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An Eid Alone: A Gift From the Most High, a Gift of Belonging

by in Lifestyle on 1st September, 2020

The first day of Eid ul- Adha 2020  the temperature hit a scorching 34 degrees celsius. My house is something like a greenhouse, it seems to trap heat, what with it being on the top floor of a block of maisonettes, and having large windows in the living room that catch the sun’s rays all throughout the day.  From the moment I woke up I felt the press of heat on my lungs. It was what I imagine being at a high altitude feels like. The air was thin, and I could just about manage to get enough oxygen in a breath. My throat felt dusty, and the air felt dry.

As I made my way downstairs, I felt a layer of sadness settle over me. Despite the fact that I’d stayed up until fajr, decorating the house with homemade decorations and balloons so that when my boys got back from their dad’s place they would be able to delight in the decor and perhaps have more of a sense that it was indeed Eid.

The innocent question of my four-year-old asking “didn’t we go to Eid mum?”

Eid- ul Fitr, had left me determined that this Eid-ul-Adha they would truly connect with, understand, and know that yes, it really was Eid.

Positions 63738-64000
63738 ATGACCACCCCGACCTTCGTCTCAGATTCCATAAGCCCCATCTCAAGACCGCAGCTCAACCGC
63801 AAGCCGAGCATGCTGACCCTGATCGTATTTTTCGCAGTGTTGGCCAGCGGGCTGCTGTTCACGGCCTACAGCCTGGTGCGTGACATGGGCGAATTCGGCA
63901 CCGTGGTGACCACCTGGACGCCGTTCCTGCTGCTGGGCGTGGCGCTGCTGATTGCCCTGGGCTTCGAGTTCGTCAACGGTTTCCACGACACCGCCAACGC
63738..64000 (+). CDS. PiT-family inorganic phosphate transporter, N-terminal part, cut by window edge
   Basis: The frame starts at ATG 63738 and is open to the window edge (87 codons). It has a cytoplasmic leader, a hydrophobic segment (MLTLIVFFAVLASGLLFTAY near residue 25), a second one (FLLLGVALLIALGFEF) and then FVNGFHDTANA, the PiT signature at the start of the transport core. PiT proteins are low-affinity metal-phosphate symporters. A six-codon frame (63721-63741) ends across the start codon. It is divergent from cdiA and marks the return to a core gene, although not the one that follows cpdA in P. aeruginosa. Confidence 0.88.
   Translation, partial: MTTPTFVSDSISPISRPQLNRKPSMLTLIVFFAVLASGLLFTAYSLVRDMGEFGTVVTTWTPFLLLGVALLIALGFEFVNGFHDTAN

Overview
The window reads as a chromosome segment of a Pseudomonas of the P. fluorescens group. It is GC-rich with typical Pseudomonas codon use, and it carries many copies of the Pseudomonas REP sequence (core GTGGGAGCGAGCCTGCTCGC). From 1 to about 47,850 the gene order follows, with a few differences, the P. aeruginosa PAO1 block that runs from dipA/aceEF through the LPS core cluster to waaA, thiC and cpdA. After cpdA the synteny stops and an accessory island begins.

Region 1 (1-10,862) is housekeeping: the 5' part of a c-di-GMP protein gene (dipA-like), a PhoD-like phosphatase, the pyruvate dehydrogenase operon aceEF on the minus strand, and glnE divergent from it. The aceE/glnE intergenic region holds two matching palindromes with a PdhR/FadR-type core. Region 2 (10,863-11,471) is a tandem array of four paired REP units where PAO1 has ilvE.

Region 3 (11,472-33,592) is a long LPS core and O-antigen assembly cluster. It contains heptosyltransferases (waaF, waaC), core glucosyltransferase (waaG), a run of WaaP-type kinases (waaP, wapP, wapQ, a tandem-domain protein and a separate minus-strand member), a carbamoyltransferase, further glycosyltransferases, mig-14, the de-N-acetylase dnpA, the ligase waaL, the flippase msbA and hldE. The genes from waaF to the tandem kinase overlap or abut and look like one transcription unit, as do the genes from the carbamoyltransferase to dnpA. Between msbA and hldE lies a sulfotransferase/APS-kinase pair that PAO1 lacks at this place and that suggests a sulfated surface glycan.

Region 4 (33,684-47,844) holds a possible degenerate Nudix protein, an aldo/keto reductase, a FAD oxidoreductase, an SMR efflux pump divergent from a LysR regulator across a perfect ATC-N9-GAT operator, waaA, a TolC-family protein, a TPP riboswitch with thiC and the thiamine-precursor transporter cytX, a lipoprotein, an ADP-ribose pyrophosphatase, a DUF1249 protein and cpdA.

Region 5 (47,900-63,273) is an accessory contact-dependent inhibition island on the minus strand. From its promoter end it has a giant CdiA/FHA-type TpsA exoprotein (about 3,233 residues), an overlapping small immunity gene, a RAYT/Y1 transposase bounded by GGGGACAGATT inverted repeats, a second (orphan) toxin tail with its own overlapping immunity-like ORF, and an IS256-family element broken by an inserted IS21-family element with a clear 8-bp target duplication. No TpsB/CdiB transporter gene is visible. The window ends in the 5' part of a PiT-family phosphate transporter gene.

“I don’t know what it is”, I mused on a video call sometime later pouring granola, raisins, nuts, and chocolate pieces into a zip lock bag, “I seem to always feel a little bit sad on Eid”.

“Do you know where that comes from?” my friend asked.

Her question gave me pause, “I don’t know really, I think, I suppose because growing up, we didn’t particularly celebrate Eid. We were more likely to host a new year’s day turkey dinner with our neighbours than do anything particular for eid, except perhaps pray? And I guess when I became intentional about worship, you know those early days, where it’s like a fire is alight in you, and you are almost zealous in your worship, and you want everyone to be on that wave…. I mean back then, I would really want us to do something for Eid, and no one in my immediate family particularly wanted to. So it would just pass, maybe that’s where the sadness comes from.”